In addition to the new storm sewers, 5,600 feet of water mains dating from the 1940s and 1950s were replaced with new ductile iron pipes. Another 4,500 feet of curbs and 1,400 feet of sanitary sewers were replaced, and four fire hydrants were added. The project, which was scheduled to end in June 2018, is almost done, with crews currently putting down 31,000 square yards of new asphalt, a process that will be complete by mid-May.
“We are at the bottom of the highest point in Queens so water really does have a tendency to rush through this community and create all kinds of problems,” said Friedrich. “After a big rain event we would have debris in the street we’d have to clean up. But I’ve seen the improvements. In the areas this project affects the flooding is gone. Years ago we used dye to track where the water flowed down the hill, and a lot of that water is now captured.”
Dr. Gary Spitz, an ophthalmologist specializing in cataract surgery, lives on 261st Street in an area that boasts the highest elevation in the entire borough. Over 31 years he’s seen firsthand the effect that water running downhill can have on his neighbors below.
“When it rains the water used to rush down the street and hit the people down on Bridgewater Avenue pretty hard,” said Dr. Spitz. “Now it goes in the sewers. I know they’ve done a lot of work down there over the years to stop erosion, and to shore up the hill.”
To manage the needs of residents during construction, DDC has a full-time Community Construction Liaison (CCL) assigned to the project. CCL Stephanie Soto keeps the neighborhood apprised of construction progress, coordinates street closures and arranges special requests such as deliveries to local homes. Ms. Soto works on-site and is directly accessible to the public at 347-714-0236 or by email at firstname.lastname@example.org.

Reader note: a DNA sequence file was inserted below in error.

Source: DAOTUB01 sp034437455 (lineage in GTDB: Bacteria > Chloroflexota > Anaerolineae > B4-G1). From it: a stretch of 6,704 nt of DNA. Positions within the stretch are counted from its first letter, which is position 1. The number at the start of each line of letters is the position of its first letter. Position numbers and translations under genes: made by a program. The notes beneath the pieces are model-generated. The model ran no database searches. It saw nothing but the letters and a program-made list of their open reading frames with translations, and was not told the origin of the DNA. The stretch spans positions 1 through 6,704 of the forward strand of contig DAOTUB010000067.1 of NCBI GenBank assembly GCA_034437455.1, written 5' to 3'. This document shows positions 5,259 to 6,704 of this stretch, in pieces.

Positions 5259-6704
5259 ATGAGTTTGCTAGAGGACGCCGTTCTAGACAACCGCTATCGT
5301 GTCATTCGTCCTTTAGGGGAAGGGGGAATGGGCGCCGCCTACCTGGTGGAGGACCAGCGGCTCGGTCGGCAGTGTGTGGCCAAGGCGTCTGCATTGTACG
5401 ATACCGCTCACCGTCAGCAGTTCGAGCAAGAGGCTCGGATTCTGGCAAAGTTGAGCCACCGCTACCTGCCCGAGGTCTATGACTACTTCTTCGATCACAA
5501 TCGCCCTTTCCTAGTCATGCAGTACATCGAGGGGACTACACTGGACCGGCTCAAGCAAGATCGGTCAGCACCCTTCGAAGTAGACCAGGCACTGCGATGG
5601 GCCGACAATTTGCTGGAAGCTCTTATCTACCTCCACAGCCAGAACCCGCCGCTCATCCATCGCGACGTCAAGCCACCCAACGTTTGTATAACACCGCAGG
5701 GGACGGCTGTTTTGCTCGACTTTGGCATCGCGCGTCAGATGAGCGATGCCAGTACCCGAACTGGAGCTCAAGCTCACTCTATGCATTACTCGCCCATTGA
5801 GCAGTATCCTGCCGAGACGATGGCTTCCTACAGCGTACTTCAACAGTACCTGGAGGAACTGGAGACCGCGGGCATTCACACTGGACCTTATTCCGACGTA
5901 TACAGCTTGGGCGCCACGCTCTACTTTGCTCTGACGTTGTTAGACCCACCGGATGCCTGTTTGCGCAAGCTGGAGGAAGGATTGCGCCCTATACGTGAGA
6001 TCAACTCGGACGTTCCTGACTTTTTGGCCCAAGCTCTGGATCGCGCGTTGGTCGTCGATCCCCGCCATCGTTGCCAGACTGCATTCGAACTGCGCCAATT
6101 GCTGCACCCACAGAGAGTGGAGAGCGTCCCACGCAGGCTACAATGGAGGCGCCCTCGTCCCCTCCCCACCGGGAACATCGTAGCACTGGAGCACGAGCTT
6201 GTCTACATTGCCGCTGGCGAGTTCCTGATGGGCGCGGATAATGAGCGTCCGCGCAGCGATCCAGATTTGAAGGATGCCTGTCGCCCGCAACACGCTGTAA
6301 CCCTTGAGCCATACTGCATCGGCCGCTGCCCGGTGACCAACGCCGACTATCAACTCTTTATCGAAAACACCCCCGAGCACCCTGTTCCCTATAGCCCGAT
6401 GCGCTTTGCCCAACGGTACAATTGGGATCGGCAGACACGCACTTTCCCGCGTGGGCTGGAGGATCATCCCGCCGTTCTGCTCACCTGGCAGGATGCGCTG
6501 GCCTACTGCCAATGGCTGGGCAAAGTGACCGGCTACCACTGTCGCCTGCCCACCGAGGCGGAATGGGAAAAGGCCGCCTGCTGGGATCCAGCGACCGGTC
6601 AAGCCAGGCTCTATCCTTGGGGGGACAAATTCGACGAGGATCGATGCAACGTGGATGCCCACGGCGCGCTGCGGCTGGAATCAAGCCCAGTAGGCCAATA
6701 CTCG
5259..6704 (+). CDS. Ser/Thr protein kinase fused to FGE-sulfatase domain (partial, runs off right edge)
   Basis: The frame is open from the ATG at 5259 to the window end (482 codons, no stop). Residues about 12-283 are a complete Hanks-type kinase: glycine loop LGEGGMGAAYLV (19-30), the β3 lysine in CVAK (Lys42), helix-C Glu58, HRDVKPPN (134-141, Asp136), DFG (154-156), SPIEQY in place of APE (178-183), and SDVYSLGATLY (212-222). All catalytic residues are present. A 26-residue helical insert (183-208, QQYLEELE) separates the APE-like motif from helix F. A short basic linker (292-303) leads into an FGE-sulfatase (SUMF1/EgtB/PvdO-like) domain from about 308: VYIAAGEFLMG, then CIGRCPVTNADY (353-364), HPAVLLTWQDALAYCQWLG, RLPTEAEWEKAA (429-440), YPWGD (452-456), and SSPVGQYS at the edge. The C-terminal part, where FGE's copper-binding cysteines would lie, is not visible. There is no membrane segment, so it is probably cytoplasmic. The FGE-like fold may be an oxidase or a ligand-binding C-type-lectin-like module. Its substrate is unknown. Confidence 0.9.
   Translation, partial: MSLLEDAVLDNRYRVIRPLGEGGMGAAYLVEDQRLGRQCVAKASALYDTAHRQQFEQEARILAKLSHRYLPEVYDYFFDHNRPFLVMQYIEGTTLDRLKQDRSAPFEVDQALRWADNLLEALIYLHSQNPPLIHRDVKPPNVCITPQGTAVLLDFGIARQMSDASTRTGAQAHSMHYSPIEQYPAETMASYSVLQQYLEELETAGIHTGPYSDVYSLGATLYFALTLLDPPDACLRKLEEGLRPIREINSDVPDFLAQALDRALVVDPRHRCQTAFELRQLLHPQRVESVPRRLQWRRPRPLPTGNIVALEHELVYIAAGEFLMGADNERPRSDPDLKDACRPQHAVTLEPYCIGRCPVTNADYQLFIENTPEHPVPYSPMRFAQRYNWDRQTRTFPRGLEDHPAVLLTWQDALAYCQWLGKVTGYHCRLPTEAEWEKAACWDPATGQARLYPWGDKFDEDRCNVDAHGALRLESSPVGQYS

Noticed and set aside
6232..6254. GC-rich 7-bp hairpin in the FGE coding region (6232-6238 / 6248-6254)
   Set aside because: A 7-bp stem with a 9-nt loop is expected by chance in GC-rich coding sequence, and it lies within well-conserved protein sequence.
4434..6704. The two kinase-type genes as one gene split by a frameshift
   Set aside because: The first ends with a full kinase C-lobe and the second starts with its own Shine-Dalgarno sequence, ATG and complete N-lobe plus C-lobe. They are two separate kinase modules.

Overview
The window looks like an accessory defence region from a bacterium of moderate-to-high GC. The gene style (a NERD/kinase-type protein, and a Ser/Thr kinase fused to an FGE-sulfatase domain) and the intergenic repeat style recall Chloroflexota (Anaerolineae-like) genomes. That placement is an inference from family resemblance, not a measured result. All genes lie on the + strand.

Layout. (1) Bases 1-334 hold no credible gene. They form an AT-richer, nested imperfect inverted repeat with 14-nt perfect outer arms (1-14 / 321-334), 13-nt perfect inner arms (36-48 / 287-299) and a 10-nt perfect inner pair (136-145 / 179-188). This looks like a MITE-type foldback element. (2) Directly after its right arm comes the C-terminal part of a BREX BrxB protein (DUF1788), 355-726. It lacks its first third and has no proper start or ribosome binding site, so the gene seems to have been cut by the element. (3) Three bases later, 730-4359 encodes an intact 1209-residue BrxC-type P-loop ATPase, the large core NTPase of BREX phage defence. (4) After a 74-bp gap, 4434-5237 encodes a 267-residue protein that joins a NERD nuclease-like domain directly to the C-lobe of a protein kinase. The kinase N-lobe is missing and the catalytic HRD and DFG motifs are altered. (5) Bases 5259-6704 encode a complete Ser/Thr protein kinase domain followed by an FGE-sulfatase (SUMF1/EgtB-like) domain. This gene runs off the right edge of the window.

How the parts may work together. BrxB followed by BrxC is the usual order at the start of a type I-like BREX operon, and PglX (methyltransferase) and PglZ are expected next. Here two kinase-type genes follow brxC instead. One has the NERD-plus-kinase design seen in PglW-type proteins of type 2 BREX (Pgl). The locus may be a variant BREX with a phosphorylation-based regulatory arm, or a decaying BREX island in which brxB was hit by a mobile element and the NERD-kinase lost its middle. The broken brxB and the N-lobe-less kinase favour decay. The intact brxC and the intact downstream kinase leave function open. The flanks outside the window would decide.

“Stephanie has been great,” said Friedrich. “The whole crew really. We’ve never once had to go to our local Councilmember with any problems, we’ve been able to resolve them all directly with the crew that’s here. That’s been a big help.”
The general contractor on the project is C.A.C. Industries of Long Island City. Construction management services are by Hardesty & Hanover of Manhattan.
About the NYC Department of Design and Construction
The Department of Design and Construction is the City’s primary capital construction project manager. In supporting Mayor de Blasio’s long-term vision of growth, sustainability, resiliency, equity and healthy living, DDC provides communities with new or renovated public buildings such as firehouses, libraries, police precincts, and new or upgraded roads, sewers and water mains in all five boroughs. To manage this $13 billion portfolio, DDC partners with other City agencies, architects and consultants, whose experience bring efficient, innovative and environmentally-conscious design and construction strategies to City projects. For more information, please visit nyc.gov/ddc.